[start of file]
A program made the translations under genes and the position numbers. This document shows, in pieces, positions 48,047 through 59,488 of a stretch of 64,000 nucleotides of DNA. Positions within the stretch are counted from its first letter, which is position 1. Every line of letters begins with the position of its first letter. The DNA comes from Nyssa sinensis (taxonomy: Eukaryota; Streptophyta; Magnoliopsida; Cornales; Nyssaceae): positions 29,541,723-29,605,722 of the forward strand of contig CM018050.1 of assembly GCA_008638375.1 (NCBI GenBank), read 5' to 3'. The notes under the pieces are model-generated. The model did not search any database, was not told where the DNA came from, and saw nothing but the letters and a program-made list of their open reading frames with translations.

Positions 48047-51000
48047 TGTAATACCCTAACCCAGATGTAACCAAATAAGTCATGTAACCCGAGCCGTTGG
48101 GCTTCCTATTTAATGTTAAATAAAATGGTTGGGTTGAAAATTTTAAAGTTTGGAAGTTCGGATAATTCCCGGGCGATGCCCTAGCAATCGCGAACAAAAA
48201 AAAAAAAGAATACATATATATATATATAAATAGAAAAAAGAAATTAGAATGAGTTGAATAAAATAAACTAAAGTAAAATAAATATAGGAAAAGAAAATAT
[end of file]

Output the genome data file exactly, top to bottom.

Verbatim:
A program made the translations under genes and the position numbers. This document shows, in pieces, positions 48,047 through 59,488 of a stretch of 64,000 nucleotides of DNA. Positions within the stretch are counted from its first letter, which is position 1. Every line of letters begins with the position of its first letter. The DNA comes from Nyssa sinensis (taxonomy: Eukaryota; Streptophyta; Magnoliopsida; Cornales; Nyssaceae): positions 29,541,723-29,605,722 of the forward strand of contig CM018050.1 of assembly GCA_008638375.1 (NCBI GenBank), read 5' to 3'. The notes under the pieces are model-generated. The model did not search any database, was not told where the DNA came from, and saw nothing but the letters and a program-made list of their open reading frames with translations.

Positions 48047-51000
48047 TGTAATACCCTAACCCAGATGTAACCAAATAAGTCATGTAACCCGAGCCGTTGG
48101 GCTTCCTATTTAATGTTAAATAAAATGGTTGGGTTGAAAATTTTAAAGTTTGGAAGTTCGGATAATTCCCGGGCGATGCCCTAGCAATCGCGAACAAAAA
48201 AAAAAAAGAATACATATATATATATATAAATAGAAAAAAGAAATTAGAATGAGTTGAATAAAATAAACTAAAGTAAAATAAATATAGGAAAAGAAAATAT